3
$\begingroup$

I'm trying to understand infinitesimal canonical transformations and conservation theorems (section 9.6 Goldstein ed3). My specific problem is with understanding eq 9.104, $\partial H = H(B) - K(A^{'}) $, where $\partial H$ represents the change in the hamiltonian under an infinitesimal canonical transformation (from the active view point ofc). The issue only arises for generating functions that explicitly depend on time.

Here's what I've thought of so far. I understand what $K$ is from the passive viewpoint (or so I think), its the hamiltonian that would furnish Hamilton's equations for the transformed variables $Q=q+ \delta q$ and $P = p + \delta p$. In the specific case of the generating function being a time dependent hamiltonian, $K = H + \delta t \frac{\partial H}{\partial t} = H + \delta t\dot H$, which makes sense because once you transform the variables to what they'll be in time $\delta t$, you'll also need to add on a term that comes from the Hamiltonian being at a later time $t+ \delta t$.

In the book, this is explained as a transformation depending on time changes the hamiltonian, so $H(A) \rightarrow K(A^{'}) $. Which I sorta get. But why not for $H(B)$? And what about the case when the Hamiltonian is time dependent and it is the generating function? Is $H(B)$ at a later time then?

Note: $A$ represents the original variables, $B$ is the transformed variables in the active sense, so in the same phase space as $A$, and $A^{'}$ is the same point as A but in the transformed phase space (passive).

$\endgroup$
  • $\begingroup$ I'm also having real trouble understanding this section! Seeing as Noether's theorem is so important, I'd really like to know what's going on so have added a bounty. $\endgroup$ – Arthur Morris Jun 12 at 23:58
1
+100
$\begingroup$

It seems to me that some of the notation in the mentioned textbook is implicit. Let's start with the phase space where coordinates are $(q,p)$. We have a canonical transformation to coordinates $(q',p')$. A point in the phase space will be denoted by $A$, and some other point by $B$.

$\quad \bullet\quad$ In the passive viewpoint, all quantities at a point $A$ have the same value in all coordinate systems, but possibly their functional dependence changes: $$f(q,p)\Big|_{A} = f'(q',p')\Big|_{A}$$

where I deliberately put a dash to the function $f$ to denote that the form of the function might change.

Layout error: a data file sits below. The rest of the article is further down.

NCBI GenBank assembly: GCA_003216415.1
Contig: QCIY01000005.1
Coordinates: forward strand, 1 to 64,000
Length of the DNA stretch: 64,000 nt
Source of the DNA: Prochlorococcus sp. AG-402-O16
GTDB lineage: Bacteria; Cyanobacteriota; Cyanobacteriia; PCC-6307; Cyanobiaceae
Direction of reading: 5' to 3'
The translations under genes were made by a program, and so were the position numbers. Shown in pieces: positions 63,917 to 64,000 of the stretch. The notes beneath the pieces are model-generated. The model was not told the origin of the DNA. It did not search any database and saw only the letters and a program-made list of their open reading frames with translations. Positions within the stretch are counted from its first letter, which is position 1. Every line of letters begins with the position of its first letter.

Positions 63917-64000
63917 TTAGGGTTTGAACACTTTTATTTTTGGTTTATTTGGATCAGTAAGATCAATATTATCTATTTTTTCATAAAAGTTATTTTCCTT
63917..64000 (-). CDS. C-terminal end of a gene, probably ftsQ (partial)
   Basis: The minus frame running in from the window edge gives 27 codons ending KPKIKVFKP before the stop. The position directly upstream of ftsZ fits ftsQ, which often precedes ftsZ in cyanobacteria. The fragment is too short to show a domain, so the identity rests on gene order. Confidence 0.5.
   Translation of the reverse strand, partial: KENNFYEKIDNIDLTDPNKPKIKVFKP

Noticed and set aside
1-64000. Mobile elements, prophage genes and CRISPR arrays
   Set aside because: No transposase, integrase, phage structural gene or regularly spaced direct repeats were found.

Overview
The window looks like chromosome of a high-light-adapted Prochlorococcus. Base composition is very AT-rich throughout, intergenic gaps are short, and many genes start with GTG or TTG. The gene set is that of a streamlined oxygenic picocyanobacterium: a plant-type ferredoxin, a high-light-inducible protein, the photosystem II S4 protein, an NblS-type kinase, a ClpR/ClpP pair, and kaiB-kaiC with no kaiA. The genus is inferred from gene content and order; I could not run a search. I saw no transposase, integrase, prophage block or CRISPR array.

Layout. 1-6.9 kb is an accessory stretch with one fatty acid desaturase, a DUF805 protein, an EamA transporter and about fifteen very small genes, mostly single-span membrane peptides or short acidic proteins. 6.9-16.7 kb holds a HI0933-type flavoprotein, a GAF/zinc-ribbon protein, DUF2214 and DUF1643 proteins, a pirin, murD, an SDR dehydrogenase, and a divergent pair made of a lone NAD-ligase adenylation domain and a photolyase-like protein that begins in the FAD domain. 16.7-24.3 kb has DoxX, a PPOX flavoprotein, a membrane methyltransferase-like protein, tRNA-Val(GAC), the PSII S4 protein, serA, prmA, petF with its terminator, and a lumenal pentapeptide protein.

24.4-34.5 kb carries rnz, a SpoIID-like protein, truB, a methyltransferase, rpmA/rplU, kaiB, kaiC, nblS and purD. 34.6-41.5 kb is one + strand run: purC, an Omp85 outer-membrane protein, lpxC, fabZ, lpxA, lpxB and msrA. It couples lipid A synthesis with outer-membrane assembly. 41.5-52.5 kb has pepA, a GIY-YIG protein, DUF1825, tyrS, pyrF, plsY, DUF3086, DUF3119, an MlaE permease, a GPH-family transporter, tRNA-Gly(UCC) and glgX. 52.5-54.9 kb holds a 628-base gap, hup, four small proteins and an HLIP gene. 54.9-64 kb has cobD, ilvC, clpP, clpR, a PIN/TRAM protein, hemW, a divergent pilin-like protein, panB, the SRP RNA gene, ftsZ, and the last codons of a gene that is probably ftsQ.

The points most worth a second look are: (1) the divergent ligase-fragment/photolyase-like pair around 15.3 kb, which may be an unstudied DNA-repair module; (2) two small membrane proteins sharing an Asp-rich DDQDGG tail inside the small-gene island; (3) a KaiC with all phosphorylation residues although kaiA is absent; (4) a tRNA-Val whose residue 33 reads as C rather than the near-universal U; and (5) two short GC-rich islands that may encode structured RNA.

$\quad \bullet\quad$ In the active viewpoint, we "move" our points, say $A \to B$, and we want to know how our functions change. Our original function was (denoting by $q_{A}$ the coordinates of the point $A$ and similarly for the momentum $$f(q_A,p_{A})$$ $\quad \bullet\quad$ The change in our functions then corresponds to $$f(q_A,p_{A}) \to f(q_B,p_{B})$$

Note how this time in the right hand side $f$ does not have the dash. One important point is that from the knowledge of the passive transformation we can say something about the active transformation - the coordinates of the point $B$ in the old coordinate system $(q,p)$ are the same as the coordinates of the point $A$ in the new coordinate system $(q',p')$

Now the textbook says that we are interested in the change of our functions under an active transformation, and we denote this change by $\partial$. $$\partial f = f(q_B,p_{B}) - f(q_A,p_{A})$$ However, we cannot say at which point $\partial f$ is evaluated - is it at the point $A$ or at the point $B$?

To make this consistent, we must actually obtain a result that can be evaluated at a single point, so, as implicitly done in Goldstein, let's take this point to be $B$. This means that implicitly we actually have $$\partial f = \lim_{A\to B} \left(f(q_B,p_{B}) - f(q_A,p_{A})\right)$$

Technically, we must now evaluate $f(q_A, p_A)$ in terms of quantities that exist at the point $B$. We use our known relation $$f(q_A,p_{A}) = f'(q'_A,p'_A)$$ and we use our trick mentioned above - the coordinates of the point $B$ in the old coordinate system $(q,p)$ are the same as the coordinates of the point $A$ in the new coordinate system $(q',p')$ $\Rightarrow q'_A = q_B$, etc.

This actually means that $$f'(q'_A,p'_A) = f'(q_B,p_B)$$ And we have $$\partial f = \lim_{A\to B} \left(f(q_B,p_{B}) - f(q_A,p_{A})\right) = f(q_B,p_{B}) - f'(q_B,p_{B})$$ This is the meaning of "...where of course A and B will be infinitesimally close." in Goldstein under eq. (9.102). The point of it all is to apply this to examine the change in the Hamiltonian, now using our consistent definition $$\partial H = H(q_B, p_B) - H'(q_B, p_B)$$ And the good thing is, we know from earlier how to use the passive transformation properties, and also how to transform the Hamiltonian to a new pair of canonical variables: \begin{equation} H(q_A,p_A) = H'(q'_A,p'_A) = H'(q_B, p_B) = K(q_B, p_B) = H(q_B, p_B) + \frac{\partial F}{\partial t} \end{equation}

to get $$\partial H = H(q_B, p_B) - H(q_A,p_A) - \frac{\partial F}{\partial t}$$

| cite | improve this answer | |
$\endgroup$

Your Answer

By clicking “Post Your Answer”, you agree to our terms of service, privacy policy and cookie policy

Not the answer you're looking for? Browse other questions tagged or ask your own question.